Which brings me to the end of this ramble. Perhaps you are expecting another book give-away, but if so, you are mistaken. That has not gone well in the past couple of tries (winners don't contact me with address details so I can't send them a book). So how are we going to celebrate our 10-year anniversary?

Simple: by posting a blog entry. And here it is. Feel free to tell us congratulations in a comment. Or support our efforts by purchasing a book -- I don't get rich but it's motivational.

CONGRATULATIONS TO THE DAILY BEAT ON 10 YEARS OF KEROUAC BLOGGING!




Saturday, July 14, 2018

Tune in tomorrow for a special anniversary post!

The Daily Beat will hit a big anniversary milestone tomorrow, so tune in for a special post to commemorate the occasion.

Curation #84 from my Kerouac bookshelf: Jack Kerouac: A Biography by Tom Clark


Item #84 in my Kerouac bookshelf curation project is this paperback Thunder's Mouth Press 1990 edition (no printing number) of Tom Clark's Jack Kerouac: A Biography. It's 254 pages, measures about 6" x 9", and is in very good condition. The provenance is that I bought it for $1.09 via Amazon from HPB-Outlet in July 2012 (for once I kept the packing slip with the book).

This book, first published in 1984, includes a Kerouac chronology, an introduction by Carolyn Cassady, a bibliography, an index, and quite a few photos (many are quite grainy).The San Francisco Chronicle said it was "the only book about Kerouac worth reading" (cover blurb). Jacob Lititz, in a review of the book in Western American Literature in 1986, said:
Tom Clark's biography of Kerouac is pure biography. It isn't a thesis about Kerouac's life, his times, or his works. Clark goes directly to his job of giving a short, coherent, vivid picture of the life of Jack Kerouac.
Clark wrote this, of course, with several published biographies to reference, the most prominent being Charters' and McNally's, which he cites. Interestingly, he does not cite Nicosia's, but that may be because of timing (Memory Babe came out the year before).

It may be a function of my failing memory and not Clark's fault, but I read this book one time and so long ago (6 years) that I have no unique memories or opinions about it. I guess given the reviews above I should put it on my bucket list of books to re-read.








Below is a picture of Shelf #3 of my Kerouac bookshelf showing the placement of this book (3rd from the left) on the day I started curating my collection. Next up: Kerouac: A Biography by Ann Charters.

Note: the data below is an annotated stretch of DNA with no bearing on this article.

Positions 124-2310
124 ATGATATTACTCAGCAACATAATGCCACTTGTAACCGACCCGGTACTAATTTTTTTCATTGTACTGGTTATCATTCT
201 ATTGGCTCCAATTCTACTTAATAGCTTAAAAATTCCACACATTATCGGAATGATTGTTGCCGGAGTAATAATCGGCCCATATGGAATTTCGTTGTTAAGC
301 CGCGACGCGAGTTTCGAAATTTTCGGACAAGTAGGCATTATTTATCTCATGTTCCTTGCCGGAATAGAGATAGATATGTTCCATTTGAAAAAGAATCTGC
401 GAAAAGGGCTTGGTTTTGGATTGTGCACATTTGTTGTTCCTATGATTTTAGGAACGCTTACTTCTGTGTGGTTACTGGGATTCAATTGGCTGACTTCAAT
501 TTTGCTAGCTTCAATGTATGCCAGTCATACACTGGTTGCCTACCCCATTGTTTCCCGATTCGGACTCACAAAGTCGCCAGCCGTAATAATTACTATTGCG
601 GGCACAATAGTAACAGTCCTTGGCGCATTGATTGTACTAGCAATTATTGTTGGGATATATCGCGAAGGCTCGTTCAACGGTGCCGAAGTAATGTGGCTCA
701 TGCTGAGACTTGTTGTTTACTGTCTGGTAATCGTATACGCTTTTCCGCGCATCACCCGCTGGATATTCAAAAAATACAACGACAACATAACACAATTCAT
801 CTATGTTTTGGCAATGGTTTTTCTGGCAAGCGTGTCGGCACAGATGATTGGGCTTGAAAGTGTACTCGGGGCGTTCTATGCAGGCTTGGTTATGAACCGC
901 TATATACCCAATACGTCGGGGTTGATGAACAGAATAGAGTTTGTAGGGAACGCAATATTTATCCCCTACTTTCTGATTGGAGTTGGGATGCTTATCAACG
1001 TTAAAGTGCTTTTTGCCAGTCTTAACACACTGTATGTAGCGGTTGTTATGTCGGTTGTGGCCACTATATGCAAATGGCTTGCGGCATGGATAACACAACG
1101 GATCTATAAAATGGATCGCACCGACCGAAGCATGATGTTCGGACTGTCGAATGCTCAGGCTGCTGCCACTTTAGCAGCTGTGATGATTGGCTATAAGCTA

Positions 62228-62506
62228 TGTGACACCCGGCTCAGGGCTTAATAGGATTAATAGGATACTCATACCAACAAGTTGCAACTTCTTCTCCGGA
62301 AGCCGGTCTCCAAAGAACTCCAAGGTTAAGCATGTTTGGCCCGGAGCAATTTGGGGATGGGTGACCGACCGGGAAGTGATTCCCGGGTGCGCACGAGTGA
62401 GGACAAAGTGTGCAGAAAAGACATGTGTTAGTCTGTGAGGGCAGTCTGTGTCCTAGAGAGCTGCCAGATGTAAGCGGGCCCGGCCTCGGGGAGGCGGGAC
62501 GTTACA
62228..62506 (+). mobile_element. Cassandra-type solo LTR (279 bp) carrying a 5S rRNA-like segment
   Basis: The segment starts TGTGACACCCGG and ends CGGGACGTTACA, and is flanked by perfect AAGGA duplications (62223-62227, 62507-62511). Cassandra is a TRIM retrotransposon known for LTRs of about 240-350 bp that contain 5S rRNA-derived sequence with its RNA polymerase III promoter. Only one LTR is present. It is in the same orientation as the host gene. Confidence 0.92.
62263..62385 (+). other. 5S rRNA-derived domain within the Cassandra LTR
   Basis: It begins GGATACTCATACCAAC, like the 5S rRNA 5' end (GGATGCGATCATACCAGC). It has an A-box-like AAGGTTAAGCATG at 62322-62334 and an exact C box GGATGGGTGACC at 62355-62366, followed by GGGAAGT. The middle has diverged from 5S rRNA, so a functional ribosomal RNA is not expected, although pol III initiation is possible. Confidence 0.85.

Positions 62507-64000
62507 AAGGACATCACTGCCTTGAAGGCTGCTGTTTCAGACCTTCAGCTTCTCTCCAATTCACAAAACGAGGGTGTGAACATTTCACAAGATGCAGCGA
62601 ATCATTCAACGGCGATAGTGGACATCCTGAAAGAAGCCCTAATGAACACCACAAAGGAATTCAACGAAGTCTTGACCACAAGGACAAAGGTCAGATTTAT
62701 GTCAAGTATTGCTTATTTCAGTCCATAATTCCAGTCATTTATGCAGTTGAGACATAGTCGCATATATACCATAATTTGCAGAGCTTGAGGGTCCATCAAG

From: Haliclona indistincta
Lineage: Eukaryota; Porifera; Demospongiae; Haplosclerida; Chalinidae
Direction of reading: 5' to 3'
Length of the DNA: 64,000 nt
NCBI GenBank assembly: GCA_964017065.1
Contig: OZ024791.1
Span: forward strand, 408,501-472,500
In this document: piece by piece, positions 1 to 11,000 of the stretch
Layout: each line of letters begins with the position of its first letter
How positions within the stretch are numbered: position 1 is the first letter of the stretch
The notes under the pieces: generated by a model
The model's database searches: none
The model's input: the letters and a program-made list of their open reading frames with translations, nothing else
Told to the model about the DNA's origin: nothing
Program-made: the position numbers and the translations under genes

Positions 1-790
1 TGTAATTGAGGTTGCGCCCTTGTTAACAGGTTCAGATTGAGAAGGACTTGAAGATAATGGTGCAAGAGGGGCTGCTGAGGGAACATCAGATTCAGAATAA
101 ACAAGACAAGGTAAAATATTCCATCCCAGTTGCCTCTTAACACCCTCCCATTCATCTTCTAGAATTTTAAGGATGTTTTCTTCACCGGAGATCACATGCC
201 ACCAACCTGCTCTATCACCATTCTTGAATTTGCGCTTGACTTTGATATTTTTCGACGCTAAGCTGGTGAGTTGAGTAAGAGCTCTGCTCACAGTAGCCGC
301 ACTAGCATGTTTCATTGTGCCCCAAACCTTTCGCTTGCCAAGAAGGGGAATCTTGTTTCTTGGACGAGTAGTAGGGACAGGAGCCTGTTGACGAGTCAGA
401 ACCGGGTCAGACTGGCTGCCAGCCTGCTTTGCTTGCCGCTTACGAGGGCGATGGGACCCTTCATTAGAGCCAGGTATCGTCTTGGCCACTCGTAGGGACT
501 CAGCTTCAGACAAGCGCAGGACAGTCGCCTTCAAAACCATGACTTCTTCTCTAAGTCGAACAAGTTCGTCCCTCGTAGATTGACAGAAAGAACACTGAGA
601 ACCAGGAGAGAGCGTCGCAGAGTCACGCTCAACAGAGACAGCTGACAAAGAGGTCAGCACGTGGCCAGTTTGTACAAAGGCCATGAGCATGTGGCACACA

Shelf #3 of my Kerouac bookshelf


Thursday, July 12, 2018

Curation #83 from my Kerouac bookshelf: Desolate Angel: Jack Kerouac, The Beat Generation, and America by Dennis McNally



Item #83 in my Kerouac bookshelf curation project is this paperback 2003 Da Capo Press edition of Dennis McNally's Desolate Angel: Jack Kerouac, The Beat Generation, and America. I cannot discern a printing number from this: 1  2  3  4  5  6  7  8  9  10--06   05   04   03. Maybe you can. Let me know. This copy is 404 pages, measures about 6" x 9" and is in very good condition. The provenance is that it was a Christmas present from my son, Jason, and daughter-in-law, Adri.

McNally first published this Kerouac biography in 1979, making it one of the earliest in-depth Kerouac biographies (Ann Charters', to be curated soon, came out in 1973; Gerald Nicosia's, also to be curated in the future, came out in 1983). McNally is the author of a Grateful Dead biography, A Long Strange Trip: The Inside History of the Grateful Dead.

This book met with a fairly positive review from the NY Times. They called it a "nostalgic manifesto," indicating that McNally was not only a biographer but an inheritor of the spirit of his subject. It's been years since I read it but my memory is that it was an engaging read and full of details.

As McNally says in the 2002 Afterword:
But our need to venture out, to look for the heart of the dream, to travel in Whitman's and Jack's and Neal Cassady's footsteps--that need is greater than ever. That is a faith worth cherishing, and that is why Jack, however desolate, was an angel. Twenty-three years after publishing Desolate Angel, I think this book still honors that faith.
The book concludes: "The myths and dreams and the art remain, to disturb or inspire. Above all else, the road endures."